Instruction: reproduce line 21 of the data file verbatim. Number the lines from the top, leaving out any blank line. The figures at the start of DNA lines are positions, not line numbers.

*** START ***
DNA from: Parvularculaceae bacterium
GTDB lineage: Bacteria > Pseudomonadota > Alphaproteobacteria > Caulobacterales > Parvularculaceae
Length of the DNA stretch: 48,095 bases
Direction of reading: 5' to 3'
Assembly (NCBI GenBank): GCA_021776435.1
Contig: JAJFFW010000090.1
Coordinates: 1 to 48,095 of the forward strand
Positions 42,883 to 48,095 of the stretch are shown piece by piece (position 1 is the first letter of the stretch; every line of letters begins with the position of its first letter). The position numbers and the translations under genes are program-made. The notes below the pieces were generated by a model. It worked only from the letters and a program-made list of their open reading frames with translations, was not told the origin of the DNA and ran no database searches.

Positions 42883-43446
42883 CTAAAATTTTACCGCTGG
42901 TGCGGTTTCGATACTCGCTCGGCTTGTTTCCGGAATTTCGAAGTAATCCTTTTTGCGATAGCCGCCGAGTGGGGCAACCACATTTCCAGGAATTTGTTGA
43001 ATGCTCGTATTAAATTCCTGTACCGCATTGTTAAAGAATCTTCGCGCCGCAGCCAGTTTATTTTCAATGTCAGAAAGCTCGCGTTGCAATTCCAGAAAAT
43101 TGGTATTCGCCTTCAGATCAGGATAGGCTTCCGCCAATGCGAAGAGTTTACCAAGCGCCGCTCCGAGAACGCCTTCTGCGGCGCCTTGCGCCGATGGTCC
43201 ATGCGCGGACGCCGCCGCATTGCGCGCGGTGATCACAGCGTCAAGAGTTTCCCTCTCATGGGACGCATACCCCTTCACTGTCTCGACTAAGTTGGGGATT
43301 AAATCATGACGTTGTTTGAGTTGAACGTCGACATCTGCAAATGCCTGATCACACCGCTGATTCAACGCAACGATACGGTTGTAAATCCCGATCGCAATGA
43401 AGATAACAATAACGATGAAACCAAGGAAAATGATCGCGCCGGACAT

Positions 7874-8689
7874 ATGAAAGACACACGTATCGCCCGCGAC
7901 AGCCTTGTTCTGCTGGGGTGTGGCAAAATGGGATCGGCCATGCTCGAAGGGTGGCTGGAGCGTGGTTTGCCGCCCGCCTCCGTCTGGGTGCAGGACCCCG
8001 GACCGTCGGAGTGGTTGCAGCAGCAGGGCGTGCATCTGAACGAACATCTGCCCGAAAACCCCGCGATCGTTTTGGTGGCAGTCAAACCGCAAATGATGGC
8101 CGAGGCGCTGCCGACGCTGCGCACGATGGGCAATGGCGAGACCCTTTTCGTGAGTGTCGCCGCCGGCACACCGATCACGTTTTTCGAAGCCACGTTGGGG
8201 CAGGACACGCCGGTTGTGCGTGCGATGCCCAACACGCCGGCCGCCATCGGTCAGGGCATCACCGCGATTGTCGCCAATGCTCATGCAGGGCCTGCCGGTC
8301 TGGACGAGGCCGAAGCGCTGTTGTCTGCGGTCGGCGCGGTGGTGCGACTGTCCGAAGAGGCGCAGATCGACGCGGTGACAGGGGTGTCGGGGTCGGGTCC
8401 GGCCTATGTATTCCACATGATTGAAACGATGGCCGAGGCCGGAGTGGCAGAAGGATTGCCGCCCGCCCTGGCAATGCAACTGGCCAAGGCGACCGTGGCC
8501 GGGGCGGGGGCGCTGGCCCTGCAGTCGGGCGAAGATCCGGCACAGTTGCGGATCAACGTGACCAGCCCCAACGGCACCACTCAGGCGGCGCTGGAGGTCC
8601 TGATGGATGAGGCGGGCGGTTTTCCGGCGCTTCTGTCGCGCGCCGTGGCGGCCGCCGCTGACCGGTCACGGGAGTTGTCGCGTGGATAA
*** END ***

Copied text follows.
8101 CGAGGCGCTGCCGACGCTGCGCACGATGGGCAATGGCGAGACCCTTTTCGTGAGTGTCGCCGCCGGCACACCGATCACGTTTTTCGAAGCCACGTTGGGG